Its latest performance report leads off saying it has given assistance action to 1.6 million homeowners and then only includes positive looking charts. The cancellation numbers are printed but not displayed as prominently.
To be fair, the Treasury Department may have been thwarted by the banks. Like Bank of America (BAC - Get Report), which is accused of stalling the HAMP program applications or denying applications at will. In the case of the United States vs. Bank of America, No. 2193, Complaint for Violations of The False Claims Act, employees claim they were told to lie to potential HAMP recipients about the status of the application and reject applicants for no real reason. If this turns out to be true, then the Treasury Department could have a valid reason to extend the program. Bank of America employees stated that if they didn't meet their quotas for putting homes into foreclosure they were fired. They were instructed to stall on HAMP applications and then twice a month Bank of America went on a blitz and declined thousands of these same HAMP requests because the documents were 60 days old and considered "stale".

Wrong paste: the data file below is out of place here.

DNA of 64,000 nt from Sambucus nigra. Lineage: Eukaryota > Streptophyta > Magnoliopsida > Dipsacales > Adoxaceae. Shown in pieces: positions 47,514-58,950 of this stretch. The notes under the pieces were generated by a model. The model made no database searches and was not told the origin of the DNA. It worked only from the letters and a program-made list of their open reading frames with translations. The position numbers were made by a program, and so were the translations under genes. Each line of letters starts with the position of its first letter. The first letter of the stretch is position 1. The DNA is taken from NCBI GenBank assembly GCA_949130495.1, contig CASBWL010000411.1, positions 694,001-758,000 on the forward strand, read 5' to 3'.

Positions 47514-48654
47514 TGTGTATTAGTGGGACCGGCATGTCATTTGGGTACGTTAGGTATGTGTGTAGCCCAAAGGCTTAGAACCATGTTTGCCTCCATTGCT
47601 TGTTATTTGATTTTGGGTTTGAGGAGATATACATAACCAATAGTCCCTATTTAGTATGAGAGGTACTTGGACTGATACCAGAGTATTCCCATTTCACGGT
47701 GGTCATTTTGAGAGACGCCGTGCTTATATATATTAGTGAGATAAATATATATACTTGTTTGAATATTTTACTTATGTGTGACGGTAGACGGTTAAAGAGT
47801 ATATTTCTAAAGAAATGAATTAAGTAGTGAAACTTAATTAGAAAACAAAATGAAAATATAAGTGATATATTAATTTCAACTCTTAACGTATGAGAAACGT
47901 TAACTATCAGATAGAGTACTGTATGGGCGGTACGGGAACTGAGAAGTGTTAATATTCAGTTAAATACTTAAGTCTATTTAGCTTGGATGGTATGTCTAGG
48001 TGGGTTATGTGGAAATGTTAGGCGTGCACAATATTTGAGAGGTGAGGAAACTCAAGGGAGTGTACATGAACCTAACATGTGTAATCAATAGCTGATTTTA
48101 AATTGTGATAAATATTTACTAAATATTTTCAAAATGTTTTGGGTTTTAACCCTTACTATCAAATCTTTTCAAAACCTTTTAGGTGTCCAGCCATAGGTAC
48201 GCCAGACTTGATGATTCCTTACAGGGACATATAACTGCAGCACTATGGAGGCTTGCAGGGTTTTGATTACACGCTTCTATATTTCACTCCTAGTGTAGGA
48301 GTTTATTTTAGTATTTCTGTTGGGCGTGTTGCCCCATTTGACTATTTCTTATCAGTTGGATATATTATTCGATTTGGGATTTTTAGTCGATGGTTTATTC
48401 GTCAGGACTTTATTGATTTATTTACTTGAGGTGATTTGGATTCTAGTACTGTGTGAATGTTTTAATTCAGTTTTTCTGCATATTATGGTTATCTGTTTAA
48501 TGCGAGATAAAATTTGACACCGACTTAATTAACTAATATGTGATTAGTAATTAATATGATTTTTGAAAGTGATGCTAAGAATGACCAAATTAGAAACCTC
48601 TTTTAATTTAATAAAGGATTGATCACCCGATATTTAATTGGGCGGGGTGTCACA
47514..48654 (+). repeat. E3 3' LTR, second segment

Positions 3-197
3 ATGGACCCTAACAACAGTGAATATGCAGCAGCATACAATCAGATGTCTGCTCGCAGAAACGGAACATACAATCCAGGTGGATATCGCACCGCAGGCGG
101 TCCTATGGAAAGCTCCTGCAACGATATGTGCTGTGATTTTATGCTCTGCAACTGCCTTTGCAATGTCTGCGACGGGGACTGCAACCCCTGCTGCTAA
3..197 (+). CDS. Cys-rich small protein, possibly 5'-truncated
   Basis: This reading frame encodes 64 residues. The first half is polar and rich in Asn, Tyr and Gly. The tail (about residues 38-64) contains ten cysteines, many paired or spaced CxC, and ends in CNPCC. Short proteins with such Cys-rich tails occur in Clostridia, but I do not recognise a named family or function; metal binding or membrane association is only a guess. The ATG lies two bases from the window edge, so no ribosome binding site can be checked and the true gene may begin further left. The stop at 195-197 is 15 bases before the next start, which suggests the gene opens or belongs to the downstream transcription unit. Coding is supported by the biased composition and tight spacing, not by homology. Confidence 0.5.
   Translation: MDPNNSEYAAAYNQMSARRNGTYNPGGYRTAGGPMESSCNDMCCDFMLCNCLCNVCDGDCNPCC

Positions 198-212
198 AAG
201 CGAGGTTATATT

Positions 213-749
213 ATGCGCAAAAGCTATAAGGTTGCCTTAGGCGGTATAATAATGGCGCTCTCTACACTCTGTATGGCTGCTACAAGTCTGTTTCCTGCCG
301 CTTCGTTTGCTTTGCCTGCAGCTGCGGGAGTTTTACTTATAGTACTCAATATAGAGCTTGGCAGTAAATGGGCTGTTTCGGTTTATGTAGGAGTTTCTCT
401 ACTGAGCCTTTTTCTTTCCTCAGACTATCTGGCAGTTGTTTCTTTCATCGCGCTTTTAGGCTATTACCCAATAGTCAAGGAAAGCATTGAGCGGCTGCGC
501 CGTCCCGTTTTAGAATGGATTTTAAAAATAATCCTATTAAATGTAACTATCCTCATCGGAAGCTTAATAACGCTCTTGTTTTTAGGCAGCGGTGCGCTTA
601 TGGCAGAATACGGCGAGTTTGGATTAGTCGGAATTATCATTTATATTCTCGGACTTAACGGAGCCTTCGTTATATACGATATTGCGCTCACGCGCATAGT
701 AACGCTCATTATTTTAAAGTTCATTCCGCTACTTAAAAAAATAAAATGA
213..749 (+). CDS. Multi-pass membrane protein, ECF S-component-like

The Treasury department paid Bank of America millions in TARP incentive payments, but the bank had the highest number of cancelled HAMP modifications and the second highest amount of homeowners rejected. The BofA employees - UNDER OATH - say the bank only used the HAMP incentive money as a tool to squeeze the homeowners into foreclosure. So, here again, the Treasury is just throwing taxpayer money at programs that it isn't able to monitor. Even the Special Inspector General hadn't caught this ruse.
So, if the Treasury can't keep track of this money and can't trust the banks to properly administer the program, it should not extend it. Home prices are rising, foreclosure rates are declining. It's time to close the chapter on HAMP.--Written by Debra Borchardt in New York.
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